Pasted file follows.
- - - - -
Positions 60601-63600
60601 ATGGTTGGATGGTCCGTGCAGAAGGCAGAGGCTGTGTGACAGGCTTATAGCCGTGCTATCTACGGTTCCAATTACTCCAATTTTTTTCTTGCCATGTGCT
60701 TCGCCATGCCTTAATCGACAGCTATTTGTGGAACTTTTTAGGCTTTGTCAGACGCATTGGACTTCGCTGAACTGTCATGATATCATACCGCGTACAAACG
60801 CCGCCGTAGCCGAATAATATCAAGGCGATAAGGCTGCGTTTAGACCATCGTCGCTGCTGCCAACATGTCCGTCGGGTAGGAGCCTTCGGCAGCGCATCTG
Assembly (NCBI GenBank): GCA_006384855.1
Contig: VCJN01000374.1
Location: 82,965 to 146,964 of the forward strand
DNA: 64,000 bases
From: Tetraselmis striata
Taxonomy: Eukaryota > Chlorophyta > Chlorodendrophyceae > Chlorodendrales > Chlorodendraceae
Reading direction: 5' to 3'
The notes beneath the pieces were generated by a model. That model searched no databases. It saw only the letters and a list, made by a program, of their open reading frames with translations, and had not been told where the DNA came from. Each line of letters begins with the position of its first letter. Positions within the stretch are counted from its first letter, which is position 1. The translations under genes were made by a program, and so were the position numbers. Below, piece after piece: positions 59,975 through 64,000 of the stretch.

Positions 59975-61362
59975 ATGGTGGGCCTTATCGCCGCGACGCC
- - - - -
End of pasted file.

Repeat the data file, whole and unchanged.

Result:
Positions 60601-63600
60601 ATGGTTGGATGGTCCGTGCAGAAGGCAGAGGCTGTGTGACAGGCTTATAGCCGTGCTATCTACGGTTCCAATTACTCCAATTTTTTTCTTGCCATGTGCT
60701 TCGCCATGCCTTAATCGACAGCTATTTGTGGAACTTTTTAGGCTTTGTCAGACGCATTGGACTTCGCTGAACTGTCATGATATCATACCGCGTACAAACG
60801 CCGCCGTAGCCGAATAATATCAAGGCGATAAGGCTGCGTTTAGACCATCGTCGCTGCTGCCAACATGTCCGTCGGGTAGGAGCCTTCGGCAGCGCATCTG
Assembly (NCBI GenBank): GCA_006384855.1
Contig: VCJN01000374.1
Location: 82,965 to 146,964 of the forward strand
DNA: 64,000 bases
From: Tetraselmis striata
Taxonomy: Eukaryota > Chlorophyta > Chlorodendrophyceae > Chlorodendrales > Chlorodendraceae
Reading direction: 5' to 3'
The notes beneath the pieces were generated by a model. That model searched no databases. It saw only the letters and a list, made by a program, of their open reading frames with translations, and had not been told where the DNA came from. Each line of letters begins with the position of its first letter. Positions within the stretch are counted from its first letter, which is position 1. The translations under genes were made by a program, and so were the position numbers. Below, piece after piece: positions 59,975 through 64,000 of the stretch.

Positions 59975-61362
59975 ATGGTGGGCCTTATCGCCGCGACGCC